Conclusions

The commencement and termination of droughts in India are directly associated with the behavior of the southwest monsoon. India experienced severe droughts in at least 20 years of the past century and faced a drastic drop in food grains production. Due to various measures undertaken to mitigate droughts and to increase food grain production, India has not only become self-reliant but produces more than its requirements. Surplus production contributes to buffer stocks that are used to supplement food production during drought years. Nevertheless, its fodder is in short supply even in normal years. Because impact of the drought is greater on livestock than on humans, there is a need to strengthen fodder banks in rural areas to alleviate impacts on livestock.

The risk of crop production in drought-prone areas can be minimized by adopting alternate cropping strategies, efficient utilization of rain water through soil and water conservation measures, watershed development, runoff farming, and irrigation. For an early warning, the drought and crop surveillances should be carried out using short or medium range meteorological forecasts, remote sensing techniques, and computer models such as the SPAW, CERES-millet/rice/sorghum, and RANGETEK models combined with GIS capabilities for monitoring crop yields and agricultural drought. A drought monitoring system based on satellite data is currently operational in India; however, there is a need to thoroughly test its accuracy and improve its performance by including information provided by crop growth models and satellite data with a better resolution.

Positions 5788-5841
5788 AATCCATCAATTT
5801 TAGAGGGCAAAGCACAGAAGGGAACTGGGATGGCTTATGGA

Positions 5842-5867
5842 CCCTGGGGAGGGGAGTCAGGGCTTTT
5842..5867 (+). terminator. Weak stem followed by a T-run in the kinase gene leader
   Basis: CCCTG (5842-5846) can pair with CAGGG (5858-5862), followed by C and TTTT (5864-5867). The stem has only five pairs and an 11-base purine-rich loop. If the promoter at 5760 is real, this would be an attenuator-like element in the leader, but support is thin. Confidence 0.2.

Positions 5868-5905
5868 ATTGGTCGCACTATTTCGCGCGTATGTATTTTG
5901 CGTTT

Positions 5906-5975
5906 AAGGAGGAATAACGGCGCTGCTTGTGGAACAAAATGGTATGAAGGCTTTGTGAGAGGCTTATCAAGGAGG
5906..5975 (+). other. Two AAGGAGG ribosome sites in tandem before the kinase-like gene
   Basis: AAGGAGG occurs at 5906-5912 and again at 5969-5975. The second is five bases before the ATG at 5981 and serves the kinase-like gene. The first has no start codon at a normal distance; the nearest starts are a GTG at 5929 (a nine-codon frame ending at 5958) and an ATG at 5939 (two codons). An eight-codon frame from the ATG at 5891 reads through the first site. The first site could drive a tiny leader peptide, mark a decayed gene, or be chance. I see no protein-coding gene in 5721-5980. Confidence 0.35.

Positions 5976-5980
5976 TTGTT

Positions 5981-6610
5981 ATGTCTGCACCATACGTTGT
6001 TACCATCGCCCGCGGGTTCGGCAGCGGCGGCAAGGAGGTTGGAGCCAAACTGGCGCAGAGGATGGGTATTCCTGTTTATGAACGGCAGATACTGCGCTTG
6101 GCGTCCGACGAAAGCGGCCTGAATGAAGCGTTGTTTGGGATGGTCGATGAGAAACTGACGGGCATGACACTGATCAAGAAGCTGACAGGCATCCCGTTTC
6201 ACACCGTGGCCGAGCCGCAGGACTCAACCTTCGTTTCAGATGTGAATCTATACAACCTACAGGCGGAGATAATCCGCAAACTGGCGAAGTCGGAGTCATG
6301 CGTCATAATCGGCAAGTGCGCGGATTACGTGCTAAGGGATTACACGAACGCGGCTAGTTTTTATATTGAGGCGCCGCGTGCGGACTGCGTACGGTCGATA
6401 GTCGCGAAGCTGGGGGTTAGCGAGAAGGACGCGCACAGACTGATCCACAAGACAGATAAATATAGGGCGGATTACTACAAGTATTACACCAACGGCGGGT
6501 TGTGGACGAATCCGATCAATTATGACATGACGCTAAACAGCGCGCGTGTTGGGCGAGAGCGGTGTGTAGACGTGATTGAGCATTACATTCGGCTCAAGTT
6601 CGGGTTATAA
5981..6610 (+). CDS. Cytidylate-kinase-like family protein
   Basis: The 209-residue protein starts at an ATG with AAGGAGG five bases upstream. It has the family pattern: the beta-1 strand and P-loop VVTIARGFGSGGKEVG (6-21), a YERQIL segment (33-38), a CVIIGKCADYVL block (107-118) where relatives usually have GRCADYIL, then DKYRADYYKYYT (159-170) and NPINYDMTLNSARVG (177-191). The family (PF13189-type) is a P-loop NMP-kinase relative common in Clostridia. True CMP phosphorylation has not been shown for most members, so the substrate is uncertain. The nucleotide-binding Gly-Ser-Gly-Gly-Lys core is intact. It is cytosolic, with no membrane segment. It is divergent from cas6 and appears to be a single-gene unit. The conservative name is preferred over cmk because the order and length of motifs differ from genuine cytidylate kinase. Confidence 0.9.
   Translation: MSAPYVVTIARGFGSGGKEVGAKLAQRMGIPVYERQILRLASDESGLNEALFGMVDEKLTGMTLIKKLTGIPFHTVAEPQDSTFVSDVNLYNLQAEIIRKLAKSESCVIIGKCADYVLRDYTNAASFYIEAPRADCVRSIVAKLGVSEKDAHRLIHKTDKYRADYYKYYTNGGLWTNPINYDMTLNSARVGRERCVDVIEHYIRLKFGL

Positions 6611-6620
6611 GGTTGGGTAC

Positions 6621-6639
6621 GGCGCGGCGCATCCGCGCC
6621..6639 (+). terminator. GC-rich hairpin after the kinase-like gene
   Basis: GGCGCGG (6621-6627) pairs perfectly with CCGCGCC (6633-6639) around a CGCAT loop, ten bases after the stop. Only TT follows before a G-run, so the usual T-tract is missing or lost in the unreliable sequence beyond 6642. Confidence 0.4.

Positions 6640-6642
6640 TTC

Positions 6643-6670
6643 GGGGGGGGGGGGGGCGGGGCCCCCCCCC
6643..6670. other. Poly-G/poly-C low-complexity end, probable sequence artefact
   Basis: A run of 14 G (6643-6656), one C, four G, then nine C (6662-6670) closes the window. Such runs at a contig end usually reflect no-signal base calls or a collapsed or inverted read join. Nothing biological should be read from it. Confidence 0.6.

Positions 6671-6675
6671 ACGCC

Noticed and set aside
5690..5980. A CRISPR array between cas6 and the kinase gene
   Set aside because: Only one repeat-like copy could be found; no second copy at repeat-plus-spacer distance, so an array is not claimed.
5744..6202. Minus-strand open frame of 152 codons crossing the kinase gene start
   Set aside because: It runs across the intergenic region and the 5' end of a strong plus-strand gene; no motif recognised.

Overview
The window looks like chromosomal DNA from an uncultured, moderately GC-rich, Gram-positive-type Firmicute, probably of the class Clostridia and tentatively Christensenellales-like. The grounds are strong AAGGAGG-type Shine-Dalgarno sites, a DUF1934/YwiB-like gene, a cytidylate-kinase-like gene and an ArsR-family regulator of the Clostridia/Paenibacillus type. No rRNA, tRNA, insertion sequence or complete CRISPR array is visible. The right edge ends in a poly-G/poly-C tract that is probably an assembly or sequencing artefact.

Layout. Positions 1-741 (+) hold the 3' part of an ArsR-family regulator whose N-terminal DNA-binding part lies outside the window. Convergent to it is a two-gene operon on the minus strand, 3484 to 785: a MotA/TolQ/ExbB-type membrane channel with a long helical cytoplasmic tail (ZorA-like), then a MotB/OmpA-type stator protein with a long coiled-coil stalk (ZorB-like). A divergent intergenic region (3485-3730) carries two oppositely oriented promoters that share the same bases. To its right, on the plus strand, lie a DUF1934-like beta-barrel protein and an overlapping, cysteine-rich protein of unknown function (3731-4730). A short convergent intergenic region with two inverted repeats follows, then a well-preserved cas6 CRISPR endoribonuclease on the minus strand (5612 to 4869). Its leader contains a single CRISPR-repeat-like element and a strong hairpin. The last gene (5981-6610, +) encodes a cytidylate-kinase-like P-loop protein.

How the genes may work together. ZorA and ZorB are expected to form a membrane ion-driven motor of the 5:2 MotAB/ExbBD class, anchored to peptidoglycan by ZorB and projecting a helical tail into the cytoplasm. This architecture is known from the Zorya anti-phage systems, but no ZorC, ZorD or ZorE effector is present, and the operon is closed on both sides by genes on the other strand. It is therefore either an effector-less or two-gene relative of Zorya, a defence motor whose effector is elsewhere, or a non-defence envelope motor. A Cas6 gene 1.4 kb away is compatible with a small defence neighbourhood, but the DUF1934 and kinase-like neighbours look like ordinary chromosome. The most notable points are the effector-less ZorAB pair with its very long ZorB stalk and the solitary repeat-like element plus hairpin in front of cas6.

acknowledgments Dr. Pratap Narain, director, CAZRI, Jodhpur, provided the facilities and encouragement for writing this chapter. The assistance provided by A.S.R.'s wife, Indira, his daughter, Lakshmi Prashanthi, and his son, Murali Raj, is duly acknowledged.

0 0

Post a comment